Recursion by Blake Crouch
Monday, June 10, 2019 at 8:42AM
TChris in Blake Crouch, Science Fiction

Published by Crown on June 11, 2019

Recursion begins with a phenomenon called False Memory Syndrome (FMS). People who are afflicted with FMS develop full memories of having lived a different life. Some falsely remembered lives are better and others are worse than the life the FMS sufferer has actually lived. The afflicted retain their actual memories, overlaid by months, years, or decades of finely detailed false memories. Medical researchers have not identified a cause and do not know whether FMS is contagious, although outbreaks have been concentrated in the Northeast. In many instances, people are linked by shared memories of events that never happened.

Later — and maybe this is a spoiler, although the premise is established fairly early in the novel [continue reading at your peril] — the plot begins to build on theories of time derived from quantum mechanics, which nobody understands, allowing a central character to assert that time is a meaningless function of our limited perceptions. The book posits that time travel can be facilitated by memory travel. Characters therefore come to experience multiple timelines by perceiving one, traveling back to an earlier memory, and creating a new timeline that follows that memory. In fact, the story makes the interesting point that Alzheimer’s is a form of time travel, casting sufferers adrift in time, tricking them into believing they are living in the past except for moments we define as “clarity” because they perceive the present as we do.

The story proceeds on two fronts. Barry Sutton is an NYPD detective. He is haunted by memories of his dead daughter. When he fails to prevent the suicide of a woman who suffers from FMS, he senses that there’s more to the story than an unexplained disease, and begins an investigation that takes him to the Hotel Memory. Like the Hotel California, it is easier to check in than to leave. Much of Barry’s story takes place in two timelines, one that starts in 2018 and one that seems to start over in 2007.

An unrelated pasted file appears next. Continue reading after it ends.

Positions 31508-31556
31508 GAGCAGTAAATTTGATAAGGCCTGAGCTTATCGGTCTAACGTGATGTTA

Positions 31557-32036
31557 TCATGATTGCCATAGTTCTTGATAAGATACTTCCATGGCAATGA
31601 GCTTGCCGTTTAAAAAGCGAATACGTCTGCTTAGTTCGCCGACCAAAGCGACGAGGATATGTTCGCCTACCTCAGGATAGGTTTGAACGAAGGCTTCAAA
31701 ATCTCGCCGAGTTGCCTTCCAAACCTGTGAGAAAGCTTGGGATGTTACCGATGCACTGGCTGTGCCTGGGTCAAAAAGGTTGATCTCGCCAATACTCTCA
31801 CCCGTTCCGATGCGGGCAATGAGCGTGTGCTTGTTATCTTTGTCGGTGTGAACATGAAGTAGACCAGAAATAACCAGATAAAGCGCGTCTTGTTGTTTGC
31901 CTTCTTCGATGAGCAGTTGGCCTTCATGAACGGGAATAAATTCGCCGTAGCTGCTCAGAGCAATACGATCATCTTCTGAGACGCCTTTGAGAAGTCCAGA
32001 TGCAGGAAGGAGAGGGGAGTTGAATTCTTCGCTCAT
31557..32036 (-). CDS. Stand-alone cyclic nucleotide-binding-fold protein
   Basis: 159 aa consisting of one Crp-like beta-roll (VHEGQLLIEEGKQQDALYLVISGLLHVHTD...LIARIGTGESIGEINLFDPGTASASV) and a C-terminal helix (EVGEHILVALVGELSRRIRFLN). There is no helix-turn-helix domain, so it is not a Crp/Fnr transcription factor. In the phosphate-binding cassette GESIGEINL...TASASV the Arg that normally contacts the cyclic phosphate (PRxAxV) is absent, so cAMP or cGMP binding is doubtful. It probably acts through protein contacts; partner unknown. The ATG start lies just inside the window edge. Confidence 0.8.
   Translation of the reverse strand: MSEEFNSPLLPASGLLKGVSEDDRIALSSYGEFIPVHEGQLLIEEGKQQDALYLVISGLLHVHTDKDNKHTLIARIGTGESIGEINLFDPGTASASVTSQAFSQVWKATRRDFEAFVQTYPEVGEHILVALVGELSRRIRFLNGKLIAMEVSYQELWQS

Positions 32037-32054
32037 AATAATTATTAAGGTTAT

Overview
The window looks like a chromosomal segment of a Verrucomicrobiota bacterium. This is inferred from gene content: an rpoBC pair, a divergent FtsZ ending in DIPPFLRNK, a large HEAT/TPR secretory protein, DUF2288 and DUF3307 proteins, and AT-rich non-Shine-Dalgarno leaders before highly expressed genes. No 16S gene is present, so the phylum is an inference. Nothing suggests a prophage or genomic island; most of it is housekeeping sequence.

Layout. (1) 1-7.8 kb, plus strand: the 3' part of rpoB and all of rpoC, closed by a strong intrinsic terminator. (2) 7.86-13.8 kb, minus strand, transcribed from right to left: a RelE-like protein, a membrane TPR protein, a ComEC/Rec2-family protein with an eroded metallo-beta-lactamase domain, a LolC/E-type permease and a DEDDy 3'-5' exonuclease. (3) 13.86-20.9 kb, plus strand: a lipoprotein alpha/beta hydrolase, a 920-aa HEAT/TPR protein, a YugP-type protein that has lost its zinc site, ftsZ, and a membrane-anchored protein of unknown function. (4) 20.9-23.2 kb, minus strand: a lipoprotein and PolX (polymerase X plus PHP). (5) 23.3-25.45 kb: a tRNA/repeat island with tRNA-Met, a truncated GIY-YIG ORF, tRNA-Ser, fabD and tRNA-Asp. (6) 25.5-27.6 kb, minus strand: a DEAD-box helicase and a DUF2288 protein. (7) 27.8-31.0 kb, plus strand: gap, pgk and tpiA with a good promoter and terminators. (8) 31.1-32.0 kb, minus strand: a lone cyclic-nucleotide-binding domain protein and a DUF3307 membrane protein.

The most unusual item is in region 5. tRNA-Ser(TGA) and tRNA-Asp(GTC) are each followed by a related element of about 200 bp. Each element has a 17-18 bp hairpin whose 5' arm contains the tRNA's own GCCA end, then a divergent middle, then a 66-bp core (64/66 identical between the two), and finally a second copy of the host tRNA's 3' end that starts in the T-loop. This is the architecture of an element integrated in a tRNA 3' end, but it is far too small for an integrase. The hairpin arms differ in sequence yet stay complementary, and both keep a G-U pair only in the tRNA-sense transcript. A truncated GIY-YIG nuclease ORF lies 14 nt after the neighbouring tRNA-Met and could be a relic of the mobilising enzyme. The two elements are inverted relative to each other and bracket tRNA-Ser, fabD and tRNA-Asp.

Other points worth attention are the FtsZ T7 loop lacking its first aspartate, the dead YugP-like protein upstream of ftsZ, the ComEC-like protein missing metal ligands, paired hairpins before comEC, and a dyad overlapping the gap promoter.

The second plot thread involves Helena Smith, a researcher who studies memory formation and storage. Her goal is not to prevent memory deterioration caused by dementia, but to preserve core memories that can then be accessed by patients. One of the world’s wealthiest tech wizards gives her a lab and unlimited funding for her research, which allows her to make rapid progress. Her financial benefactor, however, seems to have an agenda of his own that make Helena wonder whether an isolated laboratory on a converted oil rig in the ocean is the safest place to be.

The novel has a “do-over” theme that is popular in science fiction novels and movies (the story is vaguely reminiscent of the movie Edge of Tomorrow with a little bit of Minority Report; maybe Blake Crouch is a fan of Tom Cruise movies?) — if you could live your life again, with knowledge of how you screwed it up the first time, would you make something better of it on the second go-around? But this novel adds several twists to the time travel theme. What if, to return to an earlier point in your life, you need to die? What if, when you change your own life, you change everyone’s?

There is a love story in Recursion that is touching, in part because it deals with the reality of love rather than the gushiness that romance fans seem to crave. There is also an action story that keeps the plot moving, but the story stands out for the intelligent way it resolves the paradoxes that are inherent in time travel stories. Helena and Barry are sympathetic characters, and they are in conflict with an unlikable nemesis who fails to understand that any technology capable of changing reality will inevitably change it for the worse. The story builds suspense with every page. In the realm of time travel stories, Recursion is fairly regarded as an instant classic.

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